U.S. Archbishop Timothy Dolan of New York, one of 22 new cardinals named Jan. 6 by Pope Benedict XVI. CNS photo/Gregory A. Shemitz

A Vatican insider’s observations on the new cardinals

By  John Allen Jr., Catholic Register Special
  • February 13, 2012

Naming new cardinals is among the more important acts of any papacy, because the cardinals form the “electoral college” that will pick the next pope. That’s arguably even more significant this time around, given that Benedict XVI will turn 85 in April — and although there’s no sign of any health crisis, at that age it’s natural to begin thinking about what might come next.

Here are five quick observations about the 21 new cardinals named by Benedict XVI, including 18 who are under 80 and therefore eligible to participate in a future conclave.

The consistory, when the nominees will actually enter the College of Cardinals, is set for Rome Feb. 18.

Bring on the Italians

It was already a commonplace observation about Benedict XVI that in some ways he has “re-Italianized” the Vatican and the papacy, perhaps a product of his comfort level with Italian ecclesial culture after spending almost the last 30 years in Rome.

Certainly these appointments will reinforce those impressions. Prior to these nominations, there were 24 Italians among 108 voting-age cardinals, representing 22 per cent of the total. With seven Italians among the 18 cardinal electors named, their share will rise to 25 per cent, fully one-quarter of the number of cardinals who will elect the next pope. That’s by far the largest national bloc in the College of Cardinals; the next largest is the Americans, who will have 18 cardinals in total and 11 eligible to vote for the pope.

The preponderance of Italians, however, doesn’t necessarily make it more likely that the next pope will be an Italian. Historically, the Italians have often been divided among themselves, unable to agree on a single candidate, and it’s possible that scenario could repeat itself the next time around.

For instance, Cardinal Angelo Scola of Milan enjoys tremendous support in some quarters, but some Italians remain leery of his deep ties with the Communion and Liberation movement. Cardinal Gianfranco Ravasi, president of the Pontifical Council for Culture, is widely admired for his erudition and outreach to secular culture, but he doesn’t really have a natural base of support among the established Italian “camps.”

In any event, one thing seems certain: Given the high number of Italian electors, it’s difficult to imagine that the next pope could be elected without at least some strong support in Italian circles.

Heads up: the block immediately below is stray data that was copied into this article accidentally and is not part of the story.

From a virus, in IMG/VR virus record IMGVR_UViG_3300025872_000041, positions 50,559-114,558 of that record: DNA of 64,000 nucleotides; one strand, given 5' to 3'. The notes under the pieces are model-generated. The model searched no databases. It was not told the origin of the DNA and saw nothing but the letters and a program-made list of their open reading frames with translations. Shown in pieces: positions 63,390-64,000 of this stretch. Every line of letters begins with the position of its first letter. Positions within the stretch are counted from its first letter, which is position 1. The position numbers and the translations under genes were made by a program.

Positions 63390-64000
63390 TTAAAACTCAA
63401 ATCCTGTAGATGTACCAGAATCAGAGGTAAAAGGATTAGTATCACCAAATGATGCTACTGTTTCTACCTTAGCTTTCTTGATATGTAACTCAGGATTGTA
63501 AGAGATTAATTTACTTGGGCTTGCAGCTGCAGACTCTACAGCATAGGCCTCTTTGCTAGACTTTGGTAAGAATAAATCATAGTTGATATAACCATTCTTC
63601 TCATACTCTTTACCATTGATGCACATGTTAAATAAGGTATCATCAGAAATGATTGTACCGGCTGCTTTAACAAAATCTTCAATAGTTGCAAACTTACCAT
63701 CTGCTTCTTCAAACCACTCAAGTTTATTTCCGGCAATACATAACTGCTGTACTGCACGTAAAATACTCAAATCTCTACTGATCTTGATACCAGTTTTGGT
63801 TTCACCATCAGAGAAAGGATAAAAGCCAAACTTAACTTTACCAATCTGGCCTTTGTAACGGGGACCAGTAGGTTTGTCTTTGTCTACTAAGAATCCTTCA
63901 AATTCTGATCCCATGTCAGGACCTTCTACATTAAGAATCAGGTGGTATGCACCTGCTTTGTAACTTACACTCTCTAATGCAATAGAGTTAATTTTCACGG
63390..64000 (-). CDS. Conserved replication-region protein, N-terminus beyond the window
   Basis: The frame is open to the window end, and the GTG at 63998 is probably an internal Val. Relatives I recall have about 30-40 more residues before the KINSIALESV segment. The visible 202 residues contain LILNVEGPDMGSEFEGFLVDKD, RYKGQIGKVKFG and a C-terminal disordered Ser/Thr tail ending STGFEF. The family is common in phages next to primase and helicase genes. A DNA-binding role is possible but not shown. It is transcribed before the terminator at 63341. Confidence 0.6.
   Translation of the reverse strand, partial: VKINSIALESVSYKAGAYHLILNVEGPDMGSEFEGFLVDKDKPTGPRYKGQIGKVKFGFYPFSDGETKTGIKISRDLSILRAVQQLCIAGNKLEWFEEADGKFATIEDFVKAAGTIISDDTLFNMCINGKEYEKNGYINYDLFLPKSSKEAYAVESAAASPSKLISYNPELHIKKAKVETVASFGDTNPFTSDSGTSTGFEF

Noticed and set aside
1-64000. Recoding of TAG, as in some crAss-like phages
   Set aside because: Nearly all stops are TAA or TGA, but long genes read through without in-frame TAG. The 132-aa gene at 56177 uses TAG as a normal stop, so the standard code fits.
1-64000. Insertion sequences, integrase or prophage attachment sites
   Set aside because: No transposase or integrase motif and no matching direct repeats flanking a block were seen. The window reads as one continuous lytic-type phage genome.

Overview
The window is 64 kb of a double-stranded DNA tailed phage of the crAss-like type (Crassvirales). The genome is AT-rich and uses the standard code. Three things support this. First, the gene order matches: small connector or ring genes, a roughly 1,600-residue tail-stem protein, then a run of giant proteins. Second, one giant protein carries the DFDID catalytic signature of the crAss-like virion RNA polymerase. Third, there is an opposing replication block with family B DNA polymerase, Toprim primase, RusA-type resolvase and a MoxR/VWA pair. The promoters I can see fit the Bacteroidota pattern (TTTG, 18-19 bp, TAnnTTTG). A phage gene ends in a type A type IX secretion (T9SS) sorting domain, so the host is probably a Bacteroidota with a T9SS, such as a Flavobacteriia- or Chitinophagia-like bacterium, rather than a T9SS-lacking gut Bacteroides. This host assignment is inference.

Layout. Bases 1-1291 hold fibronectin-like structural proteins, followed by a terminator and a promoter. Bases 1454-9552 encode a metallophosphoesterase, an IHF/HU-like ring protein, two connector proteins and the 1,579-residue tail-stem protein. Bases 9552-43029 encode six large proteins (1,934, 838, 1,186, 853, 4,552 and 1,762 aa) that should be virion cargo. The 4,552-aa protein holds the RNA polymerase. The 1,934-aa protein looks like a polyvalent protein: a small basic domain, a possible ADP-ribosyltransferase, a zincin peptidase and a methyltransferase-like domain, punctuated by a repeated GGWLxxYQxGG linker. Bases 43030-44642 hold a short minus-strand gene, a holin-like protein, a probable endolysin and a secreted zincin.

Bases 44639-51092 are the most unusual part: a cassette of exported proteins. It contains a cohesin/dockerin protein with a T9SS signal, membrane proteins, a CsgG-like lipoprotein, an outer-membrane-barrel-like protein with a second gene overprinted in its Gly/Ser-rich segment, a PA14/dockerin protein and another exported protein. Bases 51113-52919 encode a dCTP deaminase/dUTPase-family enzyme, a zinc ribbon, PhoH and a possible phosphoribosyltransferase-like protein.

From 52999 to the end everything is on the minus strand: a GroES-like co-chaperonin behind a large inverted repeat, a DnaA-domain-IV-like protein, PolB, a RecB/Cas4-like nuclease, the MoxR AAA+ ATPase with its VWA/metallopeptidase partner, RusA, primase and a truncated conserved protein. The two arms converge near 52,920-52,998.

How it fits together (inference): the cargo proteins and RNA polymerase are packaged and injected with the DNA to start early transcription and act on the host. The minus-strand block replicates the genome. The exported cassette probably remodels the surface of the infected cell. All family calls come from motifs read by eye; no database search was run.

More (and more) Vatican cardinals

Perhaps the most obvious observation about the new crop of cardinals is that it’s top-heavy with Vatican personnel. Ten of the 18 voting-age cardinals, a majority, are officials of the Roman curia or hold some other Vatican job.

Including cardinals who are retired but still under 80, current or former Vatican officials already accounted for 34 of the 108 cardinal-electors, or 31 per cent. Including the new nominees, Vatican officials will represent 44 out of 126 electors, or 35 per cent.

All things being equal, the strong representation of Vatican officials in the College of Cardinals probably strengthens the possibility that the next pope could be a curial figure — or, at least, it may reduce the bias against electing someone whose last job was in Rome.

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Snub to Africa?

During his recent trip to Benin, his second voyage to Africa as Pope, Benedict XVI praised the African continent as a “spiritual lung” for humanity and pointed to it as a critically important zone for the future of the Catholic Church. Yet in the new appointments, Africa was conspicuous by its absence.

It was widely believed that at least two Africans would be on the list: Archbishop Telesphore George Mpundu of Lusaka, Zambia, and Archbishop Cyprian Kizito Lwanga of Kampala in Uganda. In the end, however, neither made the cut.

At the moment, there are 11 Africans among the voting-age cardinals. Once the Feb.18-19 consistory takes place, there will still be 11 Africans, alongside 11 cardinal electors from the United States alone — despite the fact that Africa has more than twice the Catholic population of the United States.